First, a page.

Directed by Darhad Erdenibulag & Emyr ap Richard
88 minutes, China, 2015
North American Premiere
Sat 03/21/2015 3:45 PM
Walter Reade Theater, NYC
K may have been conceived with no geographic/ethnographic location in mind, as the film makers state, but anyone familiar with Nicholas Roerich’s 1920s Altai-Himalaya: A Travel Diary will appreciate this film’s brilliant association of petty officialdom in China’s provinces with Franz Kafka’s lunatic bureaucracy.
The New Directors/New Films synopsis provides a good starting point:
“Franz Kafka’s unfinished novel The Castle is relocated to present-day Inner Mongolia, and the translation is startlingly seamless. Land surveyor K (Bayin) arrives in a frontier village, and soon discovers that his summons was a clerical error. Taking a job as a school janitor, K seeks an audience with the high-level minister he believes will resolve the situation, but cannot gain access to the castle where the local government is based. Intermittently aided by a barmaid and two hapless minions, K finds his efforts at clarification stymied by local hostility and administrative chaos alike…” [more at ND/NF] [IMDb]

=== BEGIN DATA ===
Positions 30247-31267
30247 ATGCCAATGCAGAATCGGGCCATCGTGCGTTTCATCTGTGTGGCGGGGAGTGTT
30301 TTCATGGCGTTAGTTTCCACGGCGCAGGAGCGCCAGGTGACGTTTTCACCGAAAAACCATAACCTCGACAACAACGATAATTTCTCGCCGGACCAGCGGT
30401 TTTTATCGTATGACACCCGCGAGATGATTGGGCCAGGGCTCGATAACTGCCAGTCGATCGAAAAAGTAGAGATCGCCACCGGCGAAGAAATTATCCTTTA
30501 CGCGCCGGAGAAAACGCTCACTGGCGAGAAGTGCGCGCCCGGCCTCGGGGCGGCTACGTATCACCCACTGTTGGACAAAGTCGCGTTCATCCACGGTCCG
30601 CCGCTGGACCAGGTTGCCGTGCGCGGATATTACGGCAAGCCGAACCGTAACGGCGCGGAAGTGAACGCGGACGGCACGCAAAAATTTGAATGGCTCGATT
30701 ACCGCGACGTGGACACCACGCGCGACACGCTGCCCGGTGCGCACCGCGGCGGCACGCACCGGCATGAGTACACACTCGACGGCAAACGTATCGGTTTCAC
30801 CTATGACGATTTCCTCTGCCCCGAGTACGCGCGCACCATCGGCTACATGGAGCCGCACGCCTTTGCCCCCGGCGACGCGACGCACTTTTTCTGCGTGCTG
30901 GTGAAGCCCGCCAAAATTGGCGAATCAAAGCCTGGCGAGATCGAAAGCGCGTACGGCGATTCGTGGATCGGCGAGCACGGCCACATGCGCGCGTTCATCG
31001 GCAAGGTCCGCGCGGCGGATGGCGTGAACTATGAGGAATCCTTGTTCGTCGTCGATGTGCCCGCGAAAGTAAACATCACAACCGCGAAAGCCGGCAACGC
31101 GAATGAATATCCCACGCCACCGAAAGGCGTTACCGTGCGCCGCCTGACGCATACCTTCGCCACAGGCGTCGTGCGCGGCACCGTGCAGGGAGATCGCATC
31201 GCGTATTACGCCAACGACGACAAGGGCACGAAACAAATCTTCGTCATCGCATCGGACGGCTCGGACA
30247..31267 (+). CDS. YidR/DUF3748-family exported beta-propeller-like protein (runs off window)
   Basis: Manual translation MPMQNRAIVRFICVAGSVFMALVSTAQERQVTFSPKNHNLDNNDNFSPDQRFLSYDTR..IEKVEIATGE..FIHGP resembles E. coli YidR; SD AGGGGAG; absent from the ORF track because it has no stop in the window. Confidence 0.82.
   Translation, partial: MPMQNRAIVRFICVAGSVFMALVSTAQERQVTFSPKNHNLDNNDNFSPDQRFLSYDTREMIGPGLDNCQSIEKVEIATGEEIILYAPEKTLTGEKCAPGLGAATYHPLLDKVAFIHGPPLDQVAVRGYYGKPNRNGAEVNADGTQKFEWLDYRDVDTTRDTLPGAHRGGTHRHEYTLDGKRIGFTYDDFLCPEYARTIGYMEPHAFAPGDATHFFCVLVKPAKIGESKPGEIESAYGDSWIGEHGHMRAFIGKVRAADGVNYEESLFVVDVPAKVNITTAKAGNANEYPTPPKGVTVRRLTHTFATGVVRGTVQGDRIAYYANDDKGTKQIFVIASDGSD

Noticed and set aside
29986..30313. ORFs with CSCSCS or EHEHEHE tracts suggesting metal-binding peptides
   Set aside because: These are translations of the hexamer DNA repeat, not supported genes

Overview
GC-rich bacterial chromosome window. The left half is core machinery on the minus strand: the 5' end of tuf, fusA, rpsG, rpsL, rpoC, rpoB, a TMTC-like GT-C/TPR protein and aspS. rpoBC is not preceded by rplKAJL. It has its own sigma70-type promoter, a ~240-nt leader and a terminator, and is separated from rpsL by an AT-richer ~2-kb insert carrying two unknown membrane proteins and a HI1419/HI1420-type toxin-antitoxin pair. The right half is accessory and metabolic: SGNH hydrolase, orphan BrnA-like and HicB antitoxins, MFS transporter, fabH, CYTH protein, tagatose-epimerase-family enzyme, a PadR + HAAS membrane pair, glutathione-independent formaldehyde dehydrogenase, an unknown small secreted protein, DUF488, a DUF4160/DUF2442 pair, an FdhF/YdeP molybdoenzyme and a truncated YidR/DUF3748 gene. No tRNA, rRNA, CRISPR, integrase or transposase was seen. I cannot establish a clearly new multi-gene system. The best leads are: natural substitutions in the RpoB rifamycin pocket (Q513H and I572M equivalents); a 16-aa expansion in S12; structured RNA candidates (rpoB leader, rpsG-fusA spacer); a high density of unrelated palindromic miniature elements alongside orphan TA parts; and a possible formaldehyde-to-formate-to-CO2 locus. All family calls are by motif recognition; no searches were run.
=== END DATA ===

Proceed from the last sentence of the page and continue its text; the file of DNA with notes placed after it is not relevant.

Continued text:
Shot entirely in natural light, and with an effective soundtrack featuring Western honky-tonk music and John Adams’s The Death of Klinghoffer, K evokes the claustrophobic residences of The Shining, Barton Fink and The Tenant while introducing entirely new tropes of transient paranoia.
A selection of Berlinale’s Forum. The big mystery for me is why this movie hasn’t yet found a distributor for North American theatrical release.